HSBC at the Singapore FinTech Festival – Day 2
  • Innovation & Transformation
    • Digital Adoption
    • The Future of Banking

HSBC at the Singapore FinTech Festival – Day 2

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Theme: Building financial services

The transition to Web 3.0 comes with a need for the financial industry to evolve and upgrade their services and capabilities through technology. During the second day of the Singapore FinTech Festival, HSBC took part in and facilitated several panels covering a range of topics. These included the building of next generation financial infrastructure to support Singapore’s growing role as a wealth hub, the use of quantum computing and development of central bank digital currencies (CBDCs).

Below is an overview of the key takeaways:

Collaboration is key to building the next generation of financial infrastructure

The sessions “Transforming the Capital Markets Through Building the Next Generation Financial Market Infrastructure” and “In Conversation with Endowus” featured speakers from Marketnode, HSBC and Endowus. The subsequent discussions looked into how Singapore’s financial industry has been working together to transform capital markets through technology, as well as the growing opportunities in digital wealth:

  • Wider collaboration and new ecosystems are needed to build tomorrow’s infrastructure. For example, the Singapore Stock Exchange, banks and market regulators have come together to promote the adoption of blockchain technology across the local financial industry.
  • Singapore has done this well and is already viewed as one of the most important wealth hubs globally. The country’s collaborative environment, coupled with plentiful talent and the free flow of ideas between regulators and the private sector is why Endowus chose Singapore to setup its wealth platform headquarters.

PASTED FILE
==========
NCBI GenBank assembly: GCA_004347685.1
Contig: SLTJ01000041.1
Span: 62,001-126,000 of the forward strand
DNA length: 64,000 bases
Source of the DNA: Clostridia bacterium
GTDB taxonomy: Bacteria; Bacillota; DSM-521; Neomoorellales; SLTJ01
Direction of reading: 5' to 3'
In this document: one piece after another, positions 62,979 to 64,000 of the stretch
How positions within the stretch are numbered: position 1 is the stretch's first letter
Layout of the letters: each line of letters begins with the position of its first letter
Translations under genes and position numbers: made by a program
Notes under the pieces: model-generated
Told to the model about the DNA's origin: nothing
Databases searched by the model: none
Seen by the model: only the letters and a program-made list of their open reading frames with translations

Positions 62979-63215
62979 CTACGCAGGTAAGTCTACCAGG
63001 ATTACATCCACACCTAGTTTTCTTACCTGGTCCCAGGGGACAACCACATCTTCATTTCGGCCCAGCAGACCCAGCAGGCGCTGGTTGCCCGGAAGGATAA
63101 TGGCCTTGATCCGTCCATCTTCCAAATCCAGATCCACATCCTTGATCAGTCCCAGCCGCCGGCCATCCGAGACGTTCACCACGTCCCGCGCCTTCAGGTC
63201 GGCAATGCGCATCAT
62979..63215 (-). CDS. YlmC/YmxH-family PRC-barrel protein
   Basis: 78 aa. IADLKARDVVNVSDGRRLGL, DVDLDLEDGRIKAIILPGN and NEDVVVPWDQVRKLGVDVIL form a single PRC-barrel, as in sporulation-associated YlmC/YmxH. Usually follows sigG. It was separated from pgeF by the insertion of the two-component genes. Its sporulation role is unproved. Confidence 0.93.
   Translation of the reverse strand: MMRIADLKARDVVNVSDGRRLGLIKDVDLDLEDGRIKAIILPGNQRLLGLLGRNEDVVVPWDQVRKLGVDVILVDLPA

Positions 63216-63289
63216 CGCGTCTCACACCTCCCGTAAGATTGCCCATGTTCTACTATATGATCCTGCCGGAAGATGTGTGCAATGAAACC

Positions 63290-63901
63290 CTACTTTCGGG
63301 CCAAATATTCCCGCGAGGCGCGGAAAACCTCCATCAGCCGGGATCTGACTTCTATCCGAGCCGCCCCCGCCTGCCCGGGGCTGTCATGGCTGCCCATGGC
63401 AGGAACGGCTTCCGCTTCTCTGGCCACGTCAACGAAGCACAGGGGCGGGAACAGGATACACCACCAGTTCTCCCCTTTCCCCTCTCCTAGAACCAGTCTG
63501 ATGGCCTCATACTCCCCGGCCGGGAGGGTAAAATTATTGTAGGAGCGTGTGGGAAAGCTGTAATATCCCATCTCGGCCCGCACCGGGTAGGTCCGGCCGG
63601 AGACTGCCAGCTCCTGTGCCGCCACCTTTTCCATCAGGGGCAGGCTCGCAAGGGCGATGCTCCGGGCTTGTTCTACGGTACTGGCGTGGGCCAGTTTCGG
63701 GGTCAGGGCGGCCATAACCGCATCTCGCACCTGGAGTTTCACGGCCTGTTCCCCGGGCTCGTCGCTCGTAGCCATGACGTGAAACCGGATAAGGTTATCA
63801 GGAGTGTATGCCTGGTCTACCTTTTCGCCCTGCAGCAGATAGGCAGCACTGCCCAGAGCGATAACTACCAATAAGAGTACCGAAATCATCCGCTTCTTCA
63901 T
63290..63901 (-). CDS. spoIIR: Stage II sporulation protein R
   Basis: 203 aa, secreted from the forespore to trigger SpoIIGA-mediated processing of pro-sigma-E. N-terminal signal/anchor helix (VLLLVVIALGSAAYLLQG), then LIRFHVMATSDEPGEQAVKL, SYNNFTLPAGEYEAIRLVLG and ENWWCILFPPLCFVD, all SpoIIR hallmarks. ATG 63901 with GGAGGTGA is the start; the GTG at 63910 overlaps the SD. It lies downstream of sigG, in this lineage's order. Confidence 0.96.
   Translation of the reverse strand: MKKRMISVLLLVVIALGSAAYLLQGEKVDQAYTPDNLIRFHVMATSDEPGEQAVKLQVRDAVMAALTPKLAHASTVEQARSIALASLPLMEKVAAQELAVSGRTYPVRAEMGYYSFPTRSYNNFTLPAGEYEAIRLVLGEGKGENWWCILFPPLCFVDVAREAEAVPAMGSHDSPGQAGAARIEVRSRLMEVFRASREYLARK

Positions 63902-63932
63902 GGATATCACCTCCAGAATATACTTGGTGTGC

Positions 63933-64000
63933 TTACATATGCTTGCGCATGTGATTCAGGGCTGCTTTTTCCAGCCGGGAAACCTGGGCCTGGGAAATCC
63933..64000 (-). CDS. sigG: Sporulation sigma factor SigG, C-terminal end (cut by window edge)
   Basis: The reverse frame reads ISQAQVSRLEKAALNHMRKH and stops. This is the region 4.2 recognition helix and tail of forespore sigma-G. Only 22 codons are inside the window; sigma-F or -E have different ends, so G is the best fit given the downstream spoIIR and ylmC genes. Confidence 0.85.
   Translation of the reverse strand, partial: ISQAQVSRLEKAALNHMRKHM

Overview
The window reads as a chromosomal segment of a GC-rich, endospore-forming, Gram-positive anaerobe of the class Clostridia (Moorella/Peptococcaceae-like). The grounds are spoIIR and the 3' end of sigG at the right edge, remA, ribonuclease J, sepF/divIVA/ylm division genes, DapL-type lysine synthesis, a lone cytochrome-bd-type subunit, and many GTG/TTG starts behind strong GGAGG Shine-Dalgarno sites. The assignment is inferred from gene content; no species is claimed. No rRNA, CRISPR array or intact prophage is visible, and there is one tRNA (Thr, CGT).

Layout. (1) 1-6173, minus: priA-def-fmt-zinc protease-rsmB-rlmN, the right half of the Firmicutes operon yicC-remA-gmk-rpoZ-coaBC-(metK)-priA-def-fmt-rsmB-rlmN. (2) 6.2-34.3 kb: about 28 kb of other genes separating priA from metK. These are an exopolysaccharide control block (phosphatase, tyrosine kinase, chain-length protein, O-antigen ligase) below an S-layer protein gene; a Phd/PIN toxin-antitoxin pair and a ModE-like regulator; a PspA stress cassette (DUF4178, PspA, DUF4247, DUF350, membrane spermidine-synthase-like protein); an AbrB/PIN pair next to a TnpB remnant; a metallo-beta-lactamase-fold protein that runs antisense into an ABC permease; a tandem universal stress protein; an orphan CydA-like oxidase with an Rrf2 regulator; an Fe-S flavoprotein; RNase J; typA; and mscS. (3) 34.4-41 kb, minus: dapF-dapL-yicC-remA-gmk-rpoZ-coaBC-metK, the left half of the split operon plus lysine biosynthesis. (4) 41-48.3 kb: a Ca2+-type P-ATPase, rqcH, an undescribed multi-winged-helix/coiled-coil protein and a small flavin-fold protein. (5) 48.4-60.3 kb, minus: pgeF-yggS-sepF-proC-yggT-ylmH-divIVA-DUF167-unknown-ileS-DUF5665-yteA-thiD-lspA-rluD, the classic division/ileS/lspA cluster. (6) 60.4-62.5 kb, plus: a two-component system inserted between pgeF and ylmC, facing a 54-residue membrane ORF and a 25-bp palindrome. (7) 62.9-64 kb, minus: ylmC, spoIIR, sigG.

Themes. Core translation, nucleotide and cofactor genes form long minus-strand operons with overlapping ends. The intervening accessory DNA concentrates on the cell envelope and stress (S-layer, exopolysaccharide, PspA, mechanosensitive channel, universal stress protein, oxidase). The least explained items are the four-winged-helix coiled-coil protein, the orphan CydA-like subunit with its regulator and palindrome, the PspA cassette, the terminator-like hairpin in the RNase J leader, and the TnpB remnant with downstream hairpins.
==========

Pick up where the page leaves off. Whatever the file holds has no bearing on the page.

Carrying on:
• Digital platforms are the foundation for enabling niche ecosystems to thrive. In the banking industry, this can be seen in the payments space as well as in the development of “platform-as-a-marketplace” services1 , where third-party providers offer non-financial products through an institution’s banking interface.2

Quantum computing has exceptional disruptive potential

In the “Exploring Quantum Computing in Financial Services” session, experts from IBM and HSBC discussed the qualities of quantum computing and why it has the potential to transform how business is done in the near future. They described the current state of the technology and what it means for financial services:

  • Quantum computing involves a shift from traditional data systems to one based on quantum bits, which offer faster computing and processing power. The increase in speed is significant, and when leveraged correctly, can also increase the efficiency and precision of services.
  • Quantum computers are already being tested to see if there are potential use cases in areas such as medicine, artificial intelligence, energy storage, and financial services.
  • All of this is underpinned by the need for specialised skillsets, which is why talent development is of critical importance for banks and other service providers interested in adopting this technology.

Central bank digital currencies (CBDCs) show promise amidst challenges

Speakers from SWIFT, R3 and HSBC gathered in a session on the “Role of International Banks in Developing Central Bank Digital Currency (CBDCs)” to discuss the challenges associated with developing CBDCs as well as the emerging opportunities for this technology:

  • Interoperability between CBDCs and digital asset networks is key in creating new value, and bringing greater efficiencies for the financial ecosystem. With the burgeoning digital assets market, which includes tokenised securities, asset-backed tokens and cryptocurrencies, CBDCs would most likely be used to facilitate the trade of these products in the future.
  • Key challenges for CBDCs in the coming years will be ensuring strong governance and defining their role in the current financial system – for example, will they exist alongside physical cash or eventually become its replacement?
  • A digital ecosystem is primarily driven by credit and clearing, making it difficult to properly apply a CBDC. The public and private sector will need to work together to create a platform for discussing important topics such as standards setting.
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